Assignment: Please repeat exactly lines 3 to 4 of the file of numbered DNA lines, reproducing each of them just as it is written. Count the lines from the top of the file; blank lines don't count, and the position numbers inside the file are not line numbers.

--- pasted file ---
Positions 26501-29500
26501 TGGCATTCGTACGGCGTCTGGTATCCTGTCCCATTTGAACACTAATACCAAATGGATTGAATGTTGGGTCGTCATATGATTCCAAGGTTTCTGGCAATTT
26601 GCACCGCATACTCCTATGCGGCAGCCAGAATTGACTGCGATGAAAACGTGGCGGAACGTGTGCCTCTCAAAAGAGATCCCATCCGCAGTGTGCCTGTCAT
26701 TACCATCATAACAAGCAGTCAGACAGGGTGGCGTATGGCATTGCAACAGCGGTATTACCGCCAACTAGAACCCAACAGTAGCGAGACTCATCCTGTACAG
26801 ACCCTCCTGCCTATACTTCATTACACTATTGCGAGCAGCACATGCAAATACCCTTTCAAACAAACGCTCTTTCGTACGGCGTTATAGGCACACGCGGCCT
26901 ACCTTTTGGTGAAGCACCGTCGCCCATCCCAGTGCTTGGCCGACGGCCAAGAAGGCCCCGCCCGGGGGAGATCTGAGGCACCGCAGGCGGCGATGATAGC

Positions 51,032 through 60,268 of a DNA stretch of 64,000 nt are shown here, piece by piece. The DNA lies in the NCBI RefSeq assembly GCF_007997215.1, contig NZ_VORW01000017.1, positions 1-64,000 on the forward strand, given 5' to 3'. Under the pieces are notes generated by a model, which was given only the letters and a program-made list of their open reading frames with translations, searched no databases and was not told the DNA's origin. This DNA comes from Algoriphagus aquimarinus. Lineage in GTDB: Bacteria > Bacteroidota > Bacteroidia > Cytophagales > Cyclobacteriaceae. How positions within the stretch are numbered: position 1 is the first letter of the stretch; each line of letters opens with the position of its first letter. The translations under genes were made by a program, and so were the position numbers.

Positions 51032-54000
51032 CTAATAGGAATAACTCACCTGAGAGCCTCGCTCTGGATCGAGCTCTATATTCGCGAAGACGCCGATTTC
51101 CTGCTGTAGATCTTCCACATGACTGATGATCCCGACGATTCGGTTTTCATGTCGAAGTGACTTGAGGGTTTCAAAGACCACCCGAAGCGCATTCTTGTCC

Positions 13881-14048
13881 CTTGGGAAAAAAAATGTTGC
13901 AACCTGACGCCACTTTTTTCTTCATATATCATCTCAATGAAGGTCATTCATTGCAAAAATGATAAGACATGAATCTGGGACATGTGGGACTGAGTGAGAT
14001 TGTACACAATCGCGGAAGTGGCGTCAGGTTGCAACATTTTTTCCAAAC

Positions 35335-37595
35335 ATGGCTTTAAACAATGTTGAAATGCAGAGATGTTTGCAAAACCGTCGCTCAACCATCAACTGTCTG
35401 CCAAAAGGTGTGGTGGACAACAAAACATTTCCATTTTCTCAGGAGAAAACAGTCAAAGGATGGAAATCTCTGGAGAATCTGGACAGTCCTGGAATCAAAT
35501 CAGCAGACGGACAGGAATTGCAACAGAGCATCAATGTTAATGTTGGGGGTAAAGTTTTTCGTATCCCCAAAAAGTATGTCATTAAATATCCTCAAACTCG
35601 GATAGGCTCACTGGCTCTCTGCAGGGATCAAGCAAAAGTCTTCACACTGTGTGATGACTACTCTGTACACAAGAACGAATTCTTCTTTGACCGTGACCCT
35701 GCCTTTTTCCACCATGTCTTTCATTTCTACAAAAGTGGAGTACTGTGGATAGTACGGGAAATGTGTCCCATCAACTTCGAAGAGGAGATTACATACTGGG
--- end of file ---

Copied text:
26601 GCACCGCATACTCCTATGCGGCAGCCAGAATTGACTGCGATGAAAACGTGGCGGAACGTGTGCCTCTCAAAAGAGATCCCATCCGCAGTGTGCCTGTCAT
26701 TACCATCATAACAAGCAGTCAGACAGGGTGGCGTATGGCATTGCAACAGCGGTATTACCGCCAACTAGAACCCAACAGTAGCGAGACTCATCCTGTACAG